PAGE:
The axiom "don't fight the tape" doesn't do justice to the nature of trading. Indeed, the battle we most often fight is not with the market, but with ourselves. Most investors -- including me -- can be irrational, stubborn and emotional. And as I
recently wrote, they can be woefully wrong.
Here are a few reasons why "listening to your gut" will eventually annihilate your account, along with some techniques I use in removing the human element from my trading.
It is human nature to harbor the perception of control
. I can't control the market, only my portfolio's exposure to a particular stock, sector or asset class. So the answer is to look past simple price action and focus on the cycles and trends that define any natural entity.
I won't bore you with the biology, but if you have ever glanced through a microscope slide, you are more than familiar with the symphonic randomness of nature. So I begin with the assumption that the market is simply an extension of the natural world -- an environment of chaos, uncertainty and emotion. It is also an environment over which we as individuals have little effect.
The market moves as the seasons move: in trending cycles over which we have no control. So even without a calendar, I might be able to tell you that spring is finally here. Not because it is warm on any particular day, but because I have observed a number of days in which the general trend has been toward longer, warmer and more sun-filled days.
The seasonal analogy is quite applicable to the markets. A trend doesn't change in one day, but over a period of time. When my positions are moving against me, the pain I feel is one indication that the trend is changing.
It is human nature to be overconfident in our abilities
. It might surprise you that I am always reluctant to take a position in the market ...any position. When you are in the market, even in a so-called "defensive" position, you are exposing your portfolio to risk.
One way in which I reduce portfolio risk is by maintaining a continual emphasis on diversification and asset allocation. I have met far too many individuals who think that 10 or 12 stocks (most of them tech names, no doubt) constitute a diversified portfolio. This is simply the trading equivalent of Russian Roulette. The answer is to be proactive in reducing risk.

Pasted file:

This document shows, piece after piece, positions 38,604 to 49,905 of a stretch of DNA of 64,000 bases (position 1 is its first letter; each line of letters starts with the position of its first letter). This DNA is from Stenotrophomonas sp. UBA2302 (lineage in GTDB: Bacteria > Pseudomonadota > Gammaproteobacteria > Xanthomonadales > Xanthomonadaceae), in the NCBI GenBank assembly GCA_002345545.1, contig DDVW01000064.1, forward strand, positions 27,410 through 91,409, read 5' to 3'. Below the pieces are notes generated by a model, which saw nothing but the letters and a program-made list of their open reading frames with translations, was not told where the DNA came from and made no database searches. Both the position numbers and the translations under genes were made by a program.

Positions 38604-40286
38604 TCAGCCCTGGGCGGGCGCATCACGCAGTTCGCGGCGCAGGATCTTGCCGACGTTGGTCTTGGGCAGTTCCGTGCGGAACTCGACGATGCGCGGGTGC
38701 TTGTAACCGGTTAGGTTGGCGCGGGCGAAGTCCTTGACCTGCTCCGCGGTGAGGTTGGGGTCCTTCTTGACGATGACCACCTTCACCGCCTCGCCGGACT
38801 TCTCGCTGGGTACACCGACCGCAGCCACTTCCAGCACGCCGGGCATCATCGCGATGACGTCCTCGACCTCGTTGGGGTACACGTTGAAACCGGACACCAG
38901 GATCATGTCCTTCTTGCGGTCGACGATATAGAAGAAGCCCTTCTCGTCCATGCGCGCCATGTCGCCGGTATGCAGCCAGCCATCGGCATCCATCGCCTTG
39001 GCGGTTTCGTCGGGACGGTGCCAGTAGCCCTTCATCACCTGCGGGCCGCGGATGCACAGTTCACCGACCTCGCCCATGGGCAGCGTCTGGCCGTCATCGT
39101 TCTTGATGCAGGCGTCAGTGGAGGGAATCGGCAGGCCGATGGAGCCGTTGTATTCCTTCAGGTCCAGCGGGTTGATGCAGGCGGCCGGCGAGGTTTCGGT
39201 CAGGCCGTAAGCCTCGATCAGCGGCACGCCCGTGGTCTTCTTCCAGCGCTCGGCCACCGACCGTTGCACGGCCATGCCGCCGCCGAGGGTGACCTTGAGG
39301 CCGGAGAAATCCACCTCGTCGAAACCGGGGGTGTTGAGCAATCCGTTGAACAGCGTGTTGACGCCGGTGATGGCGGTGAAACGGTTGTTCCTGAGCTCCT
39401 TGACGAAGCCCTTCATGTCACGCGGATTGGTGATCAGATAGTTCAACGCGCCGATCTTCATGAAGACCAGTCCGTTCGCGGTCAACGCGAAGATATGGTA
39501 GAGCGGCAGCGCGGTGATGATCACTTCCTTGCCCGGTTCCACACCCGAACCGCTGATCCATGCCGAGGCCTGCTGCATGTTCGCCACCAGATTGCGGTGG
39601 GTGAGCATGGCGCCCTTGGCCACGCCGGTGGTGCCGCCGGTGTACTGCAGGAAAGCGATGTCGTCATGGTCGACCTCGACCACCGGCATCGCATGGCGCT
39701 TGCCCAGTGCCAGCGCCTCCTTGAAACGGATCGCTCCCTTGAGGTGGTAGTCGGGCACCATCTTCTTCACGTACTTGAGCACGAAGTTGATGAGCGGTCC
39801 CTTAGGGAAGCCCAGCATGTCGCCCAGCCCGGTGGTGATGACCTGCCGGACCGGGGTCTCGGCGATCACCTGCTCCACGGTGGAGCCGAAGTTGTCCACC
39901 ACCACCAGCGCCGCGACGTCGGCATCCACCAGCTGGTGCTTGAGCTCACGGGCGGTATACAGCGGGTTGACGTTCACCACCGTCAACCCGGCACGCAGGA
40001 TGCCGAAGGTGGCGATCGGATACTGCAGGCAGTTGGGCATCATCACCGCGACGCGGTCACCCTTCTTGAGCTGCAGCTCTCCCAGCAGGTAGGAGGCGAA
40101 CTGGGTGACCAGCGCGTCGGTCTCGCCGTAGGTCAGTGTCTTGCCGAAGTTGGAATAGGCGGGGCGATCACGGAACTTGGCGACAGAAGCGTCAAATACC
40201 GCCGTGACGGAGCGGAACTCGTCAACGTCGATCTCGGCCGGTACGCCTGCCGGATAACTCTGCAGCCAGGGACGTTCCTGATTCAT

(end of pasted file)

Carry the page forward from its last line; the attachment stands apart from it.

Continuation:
To begin with, I diversify among individual positions. My trading unit is generally 2.5% of my overall portfolio, and I am reluctant to initially commit more than that to any one trading idea.
I also seek to hold noncorrelated asset classes. If the
is weak, most likely the entire market is weak. So to reduce my market risk, I maintain nonequity holdings in commodities, fixed income and cash.
I also spread my bets among different sectors and market capitalizations. Using sector Spiders,
Standard & Poor's Depositary Receipts
, or Webs,
World Equity Benchmark Shares
, is an easy and effective way to tailor your exposure.
Another way in which I reduce risk is by never being fully long or short the market. A "traditional" hedge fund is generally 60% long and 40% short, and while I do not always stick to these guidelines, I do make an effort to hedge my long exposure with some well-placed shorts. So if I am long
, I'll probably also be long some
, or at least short some back calendar calls -- those expiring six to nine months away -- on the Nasdaq 100 Index itself. The concept is to trade the natural volatility of the market. If derivatives and short-selling are too involved for your own trading style, you might investigate one of the "short" mutual funds now available.
I also look to reduce risk by getting paid to take positions via options strategies. If I want in a position, I won't hesitate to sell an in-the-money put and risk getting assigned the stock. Once I'm long the stock, I'll immediately look to sell calls on a portion of my holdings. If the stock subsequently rises -- and gets called away -- I will re-evaluate the fundamentals and consider getting back in.
This strategy, called "systematic writing", is especially effective for taking advantage of high volatility in core holdings, which means you can be paid very well for either selling calls or puts. Watch the
, or VIX. Very often one can sell inflated options premiums when volatility is high, especially for the back month options. Once volatility comes back to normal -- assuming volatility
come back to normal -- savvy traders can buy back these positions.
Note: In Part two later today, Hoenig shares his advice on what happens when traders look to others to validate their own opinions.
Jonathan Hoenig is portfolio manager at Capitalistpig, a Chicago-based hedge fund
http://www.capitalistpig.com. He is the author of Greed is Good, recently published by HarperCollins. At time of publication, the fund was long the Nasdaq 100 Series Trust, and short the Nasdaq 100 futures, although positions can change at any time. Under no circumstances does the information in this column represent a recommendation to buy or sell stocks. While he cannot provide investment advice or recommendations, he invites you to comment on his column at